Few human beings have had the kind of life Bertrand Russell has had. He was a thinker, a philosopher, a mathematician, a progressive and an activist. As a journalist he has lived through some of the most important eras in human history and actually engaged with it to the point where he almost can be called proto-Gonzo. His writings are loaded with cleverness, witticism, and charm, and are relevant nearly a century after they were written. And to top it all off, he lived to be almost 100, so it w ...more
Not only was Bertrand Russell a gentleman, he was a peer. In some cases this can be seen as stepping out of the frying pan into the fire. In Lord Russell's case, it just may have helped.

Apart from stating the obvious, that Bertrand Russell needs or should need little introduction, it is as well to say that his long life was spent, as far as it was public, in defending or promoting causes. Having gone to prison at a young age because he could not stomach the Kaiser's war (at least not quietly), h
On the surface, one would think that Bertrand Russell had everything a man could ever wish for. He was one of the most influential men of the 20th century. He had a brilliant mind and wrote books on a wide range of topics including mathematics, philosophy, education, politics, physics, China, bolshevism, theory of knowledge, religion, and atheism. He lectured in a number of universities and was awarded the Nobel Prize of Literature in 1950. Among his acquaintances were Joseph Conrad, Albert Eins ...more
Yifan (Evan) Xu (Hsu)
For most readers, Russell is well known for his work "A history of western philosophy". But the work that brought him the earliest fame is "Principia mathematica". In fact, Russell had extended his insights into many spectrum, which would be later revealed.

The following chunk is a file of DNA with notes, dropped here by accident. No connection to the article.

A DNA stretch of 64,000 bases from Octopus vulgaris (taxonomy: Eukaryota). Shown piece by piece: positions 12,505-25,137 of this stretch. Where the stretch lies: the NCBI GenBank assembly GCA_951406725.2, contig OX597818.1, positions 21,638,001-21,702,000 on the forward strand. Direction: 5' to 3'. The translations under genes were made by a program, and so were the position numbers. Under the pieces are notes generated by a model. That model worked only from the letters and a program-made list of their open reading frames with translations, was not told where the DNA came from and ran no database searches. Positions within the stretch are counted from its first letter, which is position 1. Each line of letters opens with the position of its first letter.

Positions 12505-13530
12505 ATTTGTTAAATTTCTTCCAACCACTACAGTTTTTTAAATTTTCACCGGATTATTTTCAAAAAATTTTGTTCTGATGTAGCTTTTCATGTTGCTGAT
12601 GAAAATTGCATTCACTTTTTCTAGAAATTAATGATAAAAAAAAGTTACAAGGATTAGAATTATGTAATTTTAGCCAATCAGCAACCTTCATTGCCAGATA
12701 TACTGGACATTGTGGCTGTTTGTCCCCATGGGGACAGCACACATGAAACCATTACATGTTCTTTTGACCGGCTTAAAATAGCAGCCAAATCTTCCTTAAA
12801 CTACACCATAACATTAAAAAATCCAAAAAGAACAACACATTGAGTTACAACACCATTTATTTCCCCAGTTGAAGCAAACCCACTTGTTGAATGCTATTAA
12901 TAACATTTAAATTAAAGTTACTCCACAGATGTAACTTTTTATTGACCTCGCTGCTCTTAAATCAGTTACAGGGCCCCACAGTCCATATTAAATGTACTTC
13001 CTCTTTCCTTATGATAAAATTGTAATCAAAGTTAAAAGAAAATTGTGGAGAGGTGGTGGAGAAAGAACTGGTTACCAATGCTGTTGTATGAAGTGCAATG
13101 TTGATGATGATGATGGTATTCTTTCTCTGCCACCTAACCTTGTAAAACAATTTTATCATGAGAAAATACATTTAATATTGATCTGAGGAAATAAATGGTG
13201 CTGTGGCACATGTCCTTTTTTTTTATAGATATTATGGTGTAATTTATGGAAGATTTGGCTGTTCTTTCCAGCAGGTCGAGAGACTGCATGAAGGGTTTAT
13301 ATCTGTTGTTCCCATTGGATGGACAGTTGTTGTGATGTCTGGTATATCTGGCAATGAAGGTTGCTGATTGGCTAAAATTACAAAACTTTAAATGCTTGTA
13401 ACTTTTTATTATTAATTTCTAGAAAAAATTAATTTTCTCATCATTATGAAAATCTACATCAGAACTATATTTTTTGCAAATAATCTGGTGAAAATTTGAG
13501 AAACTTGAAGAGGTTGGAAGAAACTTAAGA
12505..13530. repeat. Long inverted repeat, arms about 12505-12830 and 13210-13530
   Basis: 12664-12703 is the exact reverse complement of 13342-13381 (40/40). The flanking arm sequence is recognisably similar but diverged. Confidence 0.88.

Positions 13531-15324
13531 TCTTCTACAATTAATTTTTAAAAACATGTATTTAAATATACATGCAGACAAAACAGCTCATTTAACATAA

Intention to summarize the autobiography is fruitless, because Russell wrote it in such a plain language that the book's main themes are quite elusive. The word "plain" is a euphemism for "unsophisticated language but scattered thesis". None
Alex Milledge
I thought the book was underwhelming compared to his other books. When I read Bertrand Russell, I was an emotional atheist and found his works like Why am I not a Christian to be a very compelling read, but as the years have passed and my atheism has waned into agnostic-seeking-defense-of-a-justified belief in God, I found the book wanting me to summon the spirit of Bertrand Russell and ask him questions as to what he actually believes.

One of the things that made the book a cold read at times w
Oct 08, 2010 Julie rated it 4 of 5 stars
Recommended to Julie by: my grandmother
"Our great democracies still tend to think that a stupid man is more likely to be honest than a clever man."
— Bertrand Russell

"Men fear thought as they fear nothing else on earth -- more than ruin -- more even than death.... Thought is subversive and revolutionary, destructive and terrible, thought is merciless to privilege, established institutions, and comfortable habit. Thought looks into the pit of hell and is not afraid. Thought is great and swift and free, the light of the world, and the
I first found solace in Russell at the tender age of sixteen back in 1992. His ability to write luicid, candid reflections - upon what is all too often repressed - I found particularly refreshing. I was swayed by his atheism for a good six years after which I converted to a form of mystic christianity.

My only dislike is the inclusion of letters from personages that are not mentioned in the main text. This leaves one wondering who they were and what was their significance for Russell. Also he se